dark · Dublin · Eastern Rising · Joseph Plunkett · Kilmainham Gaol · Summer 2012

Dublin: The Dark History of Kilmainham Gaol, Part 1

On of the places we’ve passed by often while on the tour bus was Kilmainham Gaol. Without really knowing much about it, we dismissed it as “just a jail”, so why go to it? 
The balance
But after hearing about the Eastern Rising, and the name of it being mentioned at the Dublin Castle tour, we thought, why not? 
It was one of the most eye-opening and profound tours I’ve ever been on. 
Kilmainham Gaol
This place reeked with sadness and despair. You could sense it from the dank and somewhat dim lighting, and the exhibition prior to the tour wasn’t helping. Some of the things displayed were the theories of criminal reformations— how prisoners should exhibit the needed behaviors to go back into society. 
Methods of hanging were also displayed. The earlier method was the “short drop”, possibly named because the short rope used to hang the criminals. Hangings would be a public ordeal, and quite the spectacle around Europe as a whole. People would come all over the land to witness one. The “short drop” was replaced with the “long drop” (longer rope, duh!), but this ensures that the a hanged is given a swift death by severing the spinal cord. 
An article about the sentenced

There was an article clipping describing the last moments of a man to be hanged. The prisoner committed murder and was sentenced to death. In between tremors of fear and bouts of calm and resolve to leave the world, he was surrounded by priests, and rallied in prayer. As we was taken to the scaffold, the priests continued to pray for his soul. His eyes, while shifting between fear and calmness, sought out the executioner. At times, his steps were steady, but the closer he got, the weaker his knees became, and he buckled, only to have two guards on his sides catch him up and march him forward. 

On the scaffold, he was placed accordingly, on the trap, his face covered, the noose put on his head, and then… 
Executions were common, if not in public, then in private (as it later became). 
The tour itself took us first to the oldest part of the jail (which we couldn’t photograph, naturally). It was narrow, and cold. The doors of metal, the walls of concrete, with graffiti (no history as to when it made it on the wall), and the hall with high and arching ceilings. It was both wonderful and dreadful when you thought of the horrors it would lead to. During the famine, the jail was overcrowded because civilians committed the smallest crimes to be arrested and captured.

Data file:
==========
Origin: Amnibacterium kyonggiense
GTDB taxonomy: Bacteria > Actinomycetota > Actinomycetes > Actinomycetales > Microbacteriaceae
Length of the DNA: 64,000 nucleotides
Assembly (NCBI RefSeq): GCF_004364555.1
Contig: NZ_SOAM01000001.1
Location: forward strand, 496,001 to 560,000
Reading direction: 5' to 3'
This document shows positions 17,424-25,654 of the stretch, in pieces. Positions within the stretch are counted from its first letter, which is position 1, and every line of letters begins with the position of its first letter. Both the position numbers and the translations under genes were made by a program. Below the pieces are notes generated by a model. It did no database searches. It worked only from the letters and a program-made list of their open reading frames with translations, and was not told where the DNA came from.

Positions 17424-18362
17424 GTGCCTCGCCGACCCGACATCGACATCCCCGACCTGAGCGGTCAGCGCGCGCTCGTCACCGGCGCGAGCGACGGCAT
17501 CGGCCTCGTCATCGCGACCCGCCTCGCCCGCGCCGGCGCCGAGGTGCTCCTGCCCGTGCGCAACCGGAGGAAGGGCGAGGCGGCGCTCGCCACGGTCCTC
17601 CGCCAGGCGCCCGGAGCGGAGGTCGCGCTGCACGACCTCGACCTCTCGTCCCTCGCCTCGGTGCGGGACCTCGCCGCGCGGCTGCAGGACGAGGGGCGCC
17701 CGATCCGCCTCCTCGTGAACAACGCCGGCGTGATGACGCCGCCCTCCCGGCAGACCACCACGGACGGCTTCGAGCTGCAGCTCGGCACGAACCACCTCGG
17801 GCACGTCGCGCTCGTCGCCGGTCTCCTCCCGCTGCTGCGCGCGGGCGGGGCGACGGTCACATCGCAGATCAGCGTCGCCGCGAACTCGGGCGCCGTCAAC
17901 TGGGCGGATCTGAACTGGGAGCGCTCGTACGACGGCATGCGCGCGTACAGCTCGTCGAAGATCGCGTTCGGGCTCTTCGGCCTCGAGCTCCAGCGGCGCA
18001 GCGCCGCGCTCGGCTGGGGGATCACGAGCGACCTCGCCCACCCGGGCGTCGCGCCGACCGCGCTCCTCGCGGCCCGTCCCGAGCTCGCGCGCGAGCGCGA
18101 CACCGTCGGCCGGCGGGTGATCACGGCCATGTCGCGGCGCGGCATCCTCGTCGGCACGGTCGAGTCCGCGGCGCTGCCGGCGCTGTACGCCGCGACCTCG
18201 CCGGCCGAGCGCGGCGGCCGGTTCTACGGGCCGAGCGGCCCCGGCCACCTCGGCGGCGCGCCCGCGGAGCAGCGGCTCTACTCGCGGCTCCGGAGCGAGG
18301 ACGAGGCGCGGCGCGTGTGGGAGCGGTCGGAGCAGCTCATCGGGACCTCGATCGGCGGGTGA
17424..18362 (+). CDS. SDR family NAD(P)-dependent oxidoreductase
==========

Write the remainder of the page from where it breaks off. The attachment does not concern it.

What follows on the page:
To these starved people, they had a better chance at survival with a roof on their heads, rationed food, and a place to sleep. The jail was built to “reform” criminals, which includes adding a bit of humane perks. One of the perks was that it should have a good ventilation system, which backfired because of the amount of diseased individuals that filled the cells, and it spread through the jail. Above each door were plaques with the names of important prisoners, and the year they served their sentence. 
Referencing to the instigators of
the 1916 rebellion
The jail did not discriminate, accepting men, women and children. Justice was also served equally, regardless of age and gender. A 5 year old boy was incarcerated for 4 days for stealing a small object. Another, a girl of eight, was sentenced to incarceration and hard labor for a year (or more?). It was common for those kids to be treated that way. During the overcrowded period, people were put out to sleep on straws in the hall. In the cell, there would be around 5 people. Each with a candle, a thin blanket, and bucket. The cell would have a plank for sleeping. Conditions for women were said to be the worst. 
The jail church, where Joseph Plunkett
married his betrothed hours
before his execution
On some corridors, you could see catwalks above, leading to the higher-level cells. In that part, most of the 1916 Eastern Rising rebels were locked up. One of them Joseph Plunkett, who was betrothed, married his girlfriend, Grace, hours before he was executed. When a 10 minute meeting was granted, it was not with him alone, and she could not say what she wanted. 
She stayed outside the prison walls until she heard the shot that killed her new husband. 

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